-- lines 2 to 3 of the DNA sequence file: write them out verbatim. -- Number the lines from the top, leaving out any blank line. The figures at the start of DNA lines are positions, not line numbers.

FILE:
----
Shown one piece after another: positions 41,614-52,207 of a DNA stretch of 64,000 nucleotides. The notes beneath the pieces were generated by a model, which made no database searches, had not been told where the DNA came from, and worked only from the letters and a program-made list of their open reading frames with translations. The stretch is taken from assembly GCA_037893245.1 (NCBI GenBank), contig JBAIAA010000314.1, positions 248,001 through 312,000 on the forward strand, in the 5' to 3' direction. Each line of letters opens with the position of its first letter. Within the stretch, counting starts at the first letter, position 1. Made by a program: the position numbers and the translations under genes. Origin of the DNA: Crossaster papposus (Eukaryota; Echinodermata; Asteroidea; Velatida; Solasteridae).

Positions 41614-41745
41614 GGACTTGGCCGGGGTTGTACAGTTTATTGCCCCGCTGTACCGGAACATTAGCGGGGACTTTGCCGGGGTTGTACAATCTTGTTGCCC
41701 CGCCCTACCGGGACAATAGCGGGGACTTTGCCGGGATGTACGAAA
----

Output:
Positions 41614-41745
41614 GGACTTGGCCGGGGTTGTACAGTTTATTGCCCCGCTGTACCGGAACATTAGCGGGGACTTTGCCGGGGTTGTACAATCTTGTTGCCC